I’m doing something I don’t normally do and posting on the weekend to show off a slideshow I made of my time in Cambodia, with special emphasis made on ancient Khmer culture and the ruins of Angkor Archaeological Park.
The music in this slideshow comes from a recording made by Tara Alan and Tyler Kellen. They recorded a group of landmine victims playing traditional Cambodian music for their blog about bicycling around the world, Going Slowly. While they seem to be back according to their posts, you can get a lot of insight about world travel through their ginormous website. They were nice enough to allow me to use their recording. Remember, you can buy CDs of this music from the musicians themselves, who frequent areas around the temples.
I recommend seeing this video at full screen and if possible, at 1080p quality, the highest available.
This is the first of two posts relating to the darker side of Cambodia’s history. Tomorrow, I will be making a post about the landmine epidemic and an organization that plays a big part in educating people and cleaning up Cambodia one mine at a time.
In August, 1975, after the Khmer Rouge pushed into Phnom Penh victoriously, a high school in the heart of the city was converted into a concentration camp and security prison. Chao Ponhea Yat High School became known as Security Prison 21, or S-21, and housed an estimated 17,000 – 20,000 inmates during its existence.During the Cambodian Genocide, intellectuals, monks, teachers, soldiers and members of the Lon Nol regime, doctors, and engineers were systematically killed with Pol Pot’s Khmer Rogue regime attempting to create an agrarian utopia. The purges would not stop there, and an estimated 1.7 to 2.5 million people lost their lives. This all took place in a country with a population of about 7.3 million in 1975 and an area a little larger than the US state of Oklahoma.S-21 served as a security prison tasked with interrogating “enemies of the revolution” – basically any and everyone with some form of speciality even if their politics were neutral. Like the Nazis before them, the Khmer Rogue provided very detailed records of the prisoners, including photographs which are still on display at the museum today. In addition to these photographs, torture devices are still in existence, as are hooks bolted into the ground to hold people down. When the prison was liberated in 1979 by the Vietnamese Army, only eleven survivors were found and the guards had already left.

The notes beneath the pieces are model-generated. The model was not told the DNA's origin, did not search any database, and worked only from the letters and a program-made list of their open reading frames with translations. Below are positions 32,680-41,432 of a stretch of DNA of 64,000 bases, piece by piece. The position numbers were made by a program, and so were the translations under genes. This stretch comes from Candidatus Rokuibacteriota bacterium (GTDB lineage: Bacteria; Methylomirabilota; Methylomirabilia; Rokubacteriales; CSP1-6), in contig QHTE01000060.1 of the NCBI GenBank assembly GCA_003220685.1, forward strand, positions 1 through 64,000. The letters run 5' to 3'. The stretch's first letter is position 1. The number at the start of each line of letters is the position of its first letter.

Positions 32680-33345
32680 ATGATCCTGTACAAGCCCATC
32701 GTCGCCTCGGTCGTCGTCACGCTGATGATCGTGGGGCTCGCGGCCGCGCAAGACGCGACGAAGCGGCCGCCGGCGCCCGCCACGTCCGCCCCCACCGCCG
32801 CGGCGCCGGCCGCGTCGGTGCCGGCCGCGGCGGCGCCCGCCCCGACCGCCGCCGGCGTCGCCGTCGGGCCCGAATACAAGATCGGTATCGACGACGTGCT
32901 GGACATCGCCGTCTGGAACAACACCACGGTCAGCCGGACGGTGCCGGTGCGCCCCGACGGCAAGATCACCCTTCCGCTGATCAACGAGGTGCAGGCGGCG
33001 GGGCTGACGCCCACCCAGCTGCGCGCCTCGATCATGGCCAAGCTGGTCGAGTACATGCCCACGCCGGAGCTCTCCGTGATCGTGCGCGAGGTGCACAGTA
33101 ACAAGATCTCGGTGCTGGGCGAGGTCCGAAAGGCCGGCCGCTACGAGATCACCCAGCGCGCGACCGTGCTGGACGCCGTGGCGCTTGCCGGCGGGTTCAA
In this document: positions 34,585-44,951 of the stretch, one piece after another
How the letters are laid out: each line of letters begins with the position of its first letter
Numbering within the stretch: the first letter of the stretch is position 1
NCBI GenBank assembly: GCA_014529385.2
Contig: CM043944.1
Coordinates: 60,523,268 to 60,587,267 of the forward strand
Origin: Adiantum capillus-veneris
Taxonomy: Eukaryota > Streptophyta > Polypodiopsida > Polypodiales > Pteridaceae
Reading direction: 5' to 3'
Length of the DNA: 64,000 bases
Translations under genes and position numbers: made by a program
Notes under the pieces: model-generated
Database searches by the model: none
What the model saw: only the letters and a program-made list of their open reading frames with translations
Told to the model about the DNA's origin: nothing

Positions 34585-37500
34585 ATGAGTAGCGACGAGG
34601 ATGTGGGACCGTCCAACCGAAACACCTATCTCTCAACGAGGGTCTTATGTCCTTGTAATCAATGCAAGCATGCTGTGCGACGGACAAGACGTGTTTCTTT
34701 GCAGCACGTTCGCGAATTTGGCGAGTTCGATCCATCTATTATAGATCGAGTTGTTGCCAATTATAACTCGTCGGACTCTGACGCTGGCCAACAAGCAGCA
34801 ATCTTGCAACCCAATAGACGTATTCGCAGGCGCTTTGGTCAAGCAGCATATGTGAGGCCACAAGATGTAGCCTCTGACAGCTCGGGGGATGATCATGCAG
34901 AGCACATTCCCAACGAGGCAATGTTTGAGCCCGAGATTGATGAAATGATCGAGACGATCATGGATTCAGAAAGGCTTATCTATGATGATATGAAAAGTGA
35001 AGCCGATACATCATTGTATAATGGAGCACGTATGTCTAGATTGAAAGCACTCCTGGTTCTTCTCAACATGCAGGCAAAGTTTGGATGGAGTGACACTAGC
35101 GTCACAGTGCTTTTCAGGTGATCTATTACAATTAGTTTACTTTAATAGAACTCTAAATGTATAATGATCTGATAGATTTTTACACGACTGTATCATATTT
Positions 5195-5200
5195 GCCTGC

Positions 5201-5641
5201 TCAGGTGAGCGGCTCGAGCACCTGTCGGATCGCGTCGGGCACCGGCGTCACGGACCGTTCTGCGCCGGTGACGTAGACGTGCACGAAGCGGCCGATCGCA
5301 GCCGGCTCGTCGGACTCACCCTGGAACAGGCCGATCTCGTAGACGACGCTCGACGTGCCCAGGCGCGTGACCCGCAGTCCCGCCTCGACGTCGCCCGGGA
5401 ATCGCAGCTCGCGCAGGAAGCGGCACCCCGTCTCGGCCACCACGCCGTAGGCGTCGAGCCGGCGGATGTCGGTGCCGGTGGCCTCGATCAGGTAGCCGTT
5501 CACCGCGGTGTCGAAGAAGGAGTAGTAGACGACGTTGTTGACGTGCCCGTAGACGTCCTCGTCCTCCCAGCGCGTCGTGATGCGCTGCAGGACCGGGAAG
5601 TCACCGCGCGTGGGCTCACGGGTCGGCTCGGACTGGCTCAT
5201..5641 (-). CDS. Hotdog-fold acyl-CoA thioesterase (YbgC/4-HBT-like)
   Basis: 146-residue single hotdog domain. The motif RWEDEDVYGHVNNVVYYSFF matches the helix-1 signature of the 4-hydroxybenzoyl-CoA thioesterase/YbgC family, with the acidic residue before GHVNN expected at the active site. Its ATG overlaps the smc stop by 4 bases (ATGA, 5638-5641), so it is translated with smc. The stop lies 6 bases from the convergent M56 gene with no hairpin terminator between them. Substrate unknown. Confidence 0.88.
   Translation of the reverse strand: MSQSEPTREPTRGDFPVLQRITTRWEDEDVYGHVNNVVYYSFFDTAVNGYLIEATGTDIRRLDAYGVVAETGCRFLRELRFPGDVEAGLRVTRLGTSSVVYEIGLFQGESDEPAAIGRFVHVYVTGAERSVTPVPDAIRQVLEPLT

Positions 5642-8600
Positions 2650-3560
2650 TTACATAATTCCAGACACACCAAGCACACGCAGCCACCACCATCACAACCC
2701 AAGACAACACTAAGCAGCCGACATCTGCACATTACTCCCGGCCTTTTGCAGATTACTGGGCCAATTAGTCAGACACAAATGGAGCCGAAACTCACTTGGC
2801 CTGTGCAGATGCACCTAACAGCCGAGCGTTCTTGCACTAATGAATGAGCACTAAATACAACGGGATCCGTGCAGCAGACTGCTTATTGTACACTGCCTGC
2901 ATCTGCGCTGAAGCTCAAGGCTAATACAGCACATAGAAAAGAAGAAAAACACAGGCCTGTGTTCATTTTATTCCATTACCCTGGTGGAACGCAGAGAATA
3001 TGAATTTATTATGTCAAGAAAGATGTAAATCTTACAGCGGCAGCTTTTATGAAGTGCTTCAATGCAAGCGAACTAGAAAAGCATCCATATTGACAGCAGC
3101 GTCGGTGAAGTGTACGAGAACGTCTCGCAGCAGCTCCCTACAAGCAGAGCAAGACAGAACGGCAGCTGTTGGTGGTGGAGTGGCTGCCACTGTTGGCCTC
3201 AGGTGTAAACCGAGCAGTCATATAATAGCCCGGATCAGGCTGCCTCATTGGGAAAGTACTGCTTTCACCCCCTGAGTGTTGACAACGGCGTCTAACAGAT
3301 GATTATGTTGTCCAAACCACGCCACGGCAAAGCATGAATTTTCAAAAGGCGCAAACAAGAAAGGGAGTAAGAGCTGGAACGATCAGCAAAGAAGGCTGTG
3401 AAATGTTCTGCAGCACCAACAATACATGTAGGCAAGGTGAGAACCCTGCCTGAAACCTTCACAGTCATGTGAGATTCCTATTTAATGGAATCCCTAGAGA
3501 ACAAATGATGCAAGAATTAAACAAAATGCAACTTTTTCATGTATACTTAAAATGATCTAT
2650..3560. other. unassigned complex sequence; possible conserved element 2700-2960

While visiting Cambodia, it is important to remember the scars that these wars – which only really ended in 1998 – have inflicted upon the country. This was something that is very apparent – visiting the country gives you an awkward sense as this developing country has seen so many struggles. Years of war has taken its toll on the people and the economy – even today, the average income based on GDP PPP per-capita is $2,100 per year in US dollars. Keep in mind that for many of the poor of Cambodia, this is a huge number, as these statistics don’t take income inequality into mind when they are calculated.